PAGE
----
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  • Anonymous

    Posted May 20, 2010

    I Also Recommend:

    Could not get throught it!

    By the reviews I thought this would be a great book. It was very boring to me and couldnt even get through it. It was a book club book and everyone else got through it but painfully. They said it didnt pick up until around page 150 but at that point it was good. So I would not recommend it.

    3 out of 5 people found this review helpful.

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  • Anonymous

    Posted November 20, 2008

    I Also Recommend:

    Wonderful Story

    This is a wonderful novel for book groups. The well-written story is about true friendship. I loved how the events of the times are interwoven with the growth of the characters. I fell in love with the characters and the story really made me reflect on how much I am giving to my own friendships. Highly Recommended.

    3 out of 4 people found this review helpful.

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  • Anonymous

    Posted September 15, 2008

    Applause for this celebration of sisterhood

    I came late to sisterhood. A half-generation younger than the women in The Wednesday Sisters, many in my generation scoffed at unliberated women like them. Many in my generation sought to make their way in a man¿s world, using men¿s strategies¿strategies that felt uncomfortable and often did not serve us well. Yet, at the same time, many of us also became wives and mothers, where we were born again into the realization that the women¿s way¿generosity of spirit and the compassionate, nurturing sisterhood role model¿was the right way all along, the right way for us and for our ailing world. The Wednesday Sisters is the book I wish I had written about sisterhood. It transported me back in time to an earlier world that, at once and the same time, felt like home. I long for Meg Wait Clayton¿s next novel, for the next journey of the soul.

    3 out of 5 people found this review helpful.

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  • Anonymous

    Posted June 19, 2008

    For girlfriends everywhere!

    This book reminds me of the Billy Joel song 'We Didn't Start the Fire' as it progresses through the lives of these wonderful women from Bobby Kennedy being shot until now. I haven't been so engrossed in a book, as I was with this one, in a long time. This book is a clear example of the power of friendship and how it can endure over the years. I laughed with them and I cried with them and I didn't want the book to end. And when I finished, I emailed all of my best girlfriends just to tell them I love them. This book is a must read for any woman with girlfriends!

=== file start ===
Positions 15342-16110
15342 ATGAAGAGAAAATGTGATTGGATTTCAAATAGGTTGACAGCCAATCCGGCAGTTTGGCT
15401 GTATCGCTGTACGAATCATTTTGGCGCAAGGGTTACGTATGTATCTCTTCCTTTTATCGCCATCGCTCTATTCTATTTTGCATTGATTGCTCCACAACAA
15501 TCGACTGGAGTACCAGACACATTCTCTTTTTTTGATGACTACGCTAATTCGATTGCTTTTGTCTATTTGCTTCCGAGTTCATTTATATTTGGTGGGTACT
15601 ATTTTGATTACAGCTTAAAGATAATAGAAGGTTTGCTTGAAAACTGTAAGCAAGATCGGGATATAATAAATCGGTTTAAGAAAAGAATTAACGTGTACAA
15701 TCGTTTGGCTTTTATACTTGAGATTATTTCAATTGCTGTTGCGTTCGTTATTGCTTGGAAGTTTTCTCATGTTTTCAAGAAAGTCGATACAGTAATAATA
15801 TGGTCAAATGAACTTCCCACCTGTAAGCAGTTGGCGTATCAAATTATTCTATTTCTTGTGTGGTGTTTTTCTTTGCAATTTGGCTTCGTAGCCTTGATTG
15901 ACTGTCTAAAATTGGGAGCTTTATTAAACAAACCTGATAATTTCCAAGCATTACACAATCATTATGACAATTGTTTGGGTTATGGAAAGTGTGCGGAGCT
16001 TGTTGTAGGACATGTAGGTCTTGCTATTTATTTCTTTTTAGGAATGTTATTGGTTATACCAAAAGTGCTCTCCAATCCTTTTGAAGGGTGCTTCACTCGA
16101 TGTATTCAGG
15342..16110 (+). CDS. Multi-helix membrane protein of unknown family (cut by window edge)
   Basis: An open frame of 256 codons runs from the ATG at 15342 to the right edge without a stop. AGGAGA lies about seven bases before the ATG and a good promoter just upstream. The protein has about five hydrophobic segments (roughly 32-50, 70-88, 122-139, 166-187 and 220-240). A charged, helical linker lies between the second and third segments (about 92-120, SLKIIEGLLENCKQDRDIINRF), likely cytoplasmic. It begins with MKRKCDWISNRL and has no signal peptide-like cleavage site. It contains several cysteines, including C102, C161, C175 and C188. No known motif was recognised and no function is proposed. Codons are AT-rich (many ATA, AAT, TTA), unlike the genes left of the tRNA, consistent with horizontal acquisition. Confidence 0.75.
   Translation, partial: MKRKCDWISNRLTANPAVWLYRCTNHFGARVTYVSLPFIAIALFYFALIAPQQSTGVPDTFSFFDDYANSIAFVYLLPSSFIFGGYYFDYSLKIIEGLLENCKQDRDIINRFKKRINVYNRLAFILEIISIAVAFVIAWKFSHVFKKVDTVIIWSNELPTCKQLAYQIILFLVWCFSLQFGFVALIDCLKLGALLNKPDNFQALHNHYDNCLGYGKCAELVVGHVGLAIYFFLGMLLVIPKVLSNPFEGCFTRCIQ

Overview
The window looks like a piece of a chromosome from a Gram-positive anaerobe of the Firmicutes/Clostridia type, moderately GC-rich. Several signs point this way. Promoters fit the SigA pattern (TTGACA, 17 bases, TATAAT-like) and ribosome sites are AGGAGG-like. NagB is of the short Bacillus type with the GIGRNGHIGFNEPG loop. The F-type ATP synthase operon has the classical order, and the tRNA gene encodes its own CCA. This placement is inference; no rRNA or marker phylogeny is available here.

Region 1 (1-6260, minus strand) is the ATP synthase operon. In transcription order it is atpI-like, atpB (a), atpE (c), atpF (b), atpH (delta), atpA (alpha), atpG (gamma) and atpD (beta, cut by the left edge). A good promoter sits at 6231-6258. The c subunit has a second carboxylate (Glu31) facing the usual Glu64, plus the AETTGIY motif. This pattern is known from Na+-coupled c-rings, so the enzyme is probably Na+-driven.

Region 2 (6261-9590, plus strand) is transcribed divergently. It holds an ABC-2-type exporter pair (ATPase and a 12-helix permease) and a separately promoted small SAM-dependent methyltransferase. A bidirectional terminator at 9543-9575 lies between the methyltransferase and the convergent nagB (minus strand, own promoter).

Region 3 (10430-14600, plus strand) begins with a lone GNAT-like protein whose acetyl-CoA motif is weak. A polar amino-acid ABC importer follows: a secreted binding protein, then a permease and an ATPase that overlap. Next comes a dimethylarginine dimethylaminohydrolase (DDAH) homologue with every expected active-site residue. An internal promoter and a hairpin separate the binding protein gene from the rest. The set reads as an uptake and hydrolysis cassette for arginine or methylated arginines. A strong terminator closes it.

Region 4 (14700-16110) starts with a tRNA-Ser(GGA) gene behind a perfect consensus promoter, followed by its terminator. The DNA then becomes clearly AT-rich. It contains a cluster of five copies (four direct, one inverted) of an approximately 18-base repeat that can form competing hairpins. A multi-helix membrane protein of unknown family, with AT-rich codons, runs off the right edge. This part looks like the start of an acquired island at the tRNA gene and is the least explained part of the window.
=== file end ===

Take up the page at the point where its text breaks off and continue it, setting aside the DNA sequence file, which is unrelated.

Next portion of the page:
3 out of 4 people found this review helpful.

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  • Posted August 8, 2010

    more from this reviewer

    To us a nice word, "Familiar"

    I am part of a group of friends that meet every Wednesday, so one in the group thought it would be fun if we all read this. Well, she was wrong.

    It's ironic to me that she is writing about a group of women that are trying to be writers and the critiques that they give each other are exactly the critiques that I would give the author. The characters were broring and unlikable, their situations were trite and predictable and I felt like she was wtiting about herself the whole time.

    Now, granted, I am a man and I am not the intended audience, but never the less, it was just a load of garbage, but if that's what you're looking for, then you'll love it!

    2 out of 5 people found this review helpful.

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  • Posted July 18, 2010

    I Also Recommend:

    BORING!

    The reviews on the back of the book sounded so wonderful and the idea of the story sounded good but I was soooooo bored! I gave the book about 100 pages and just couldn't bear to read anymore when I have other books sitting on my shelf! Oh, well!

    2 out of 3 people found this review helpful.

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  • Posted February 17, 2010

    more from this reviewer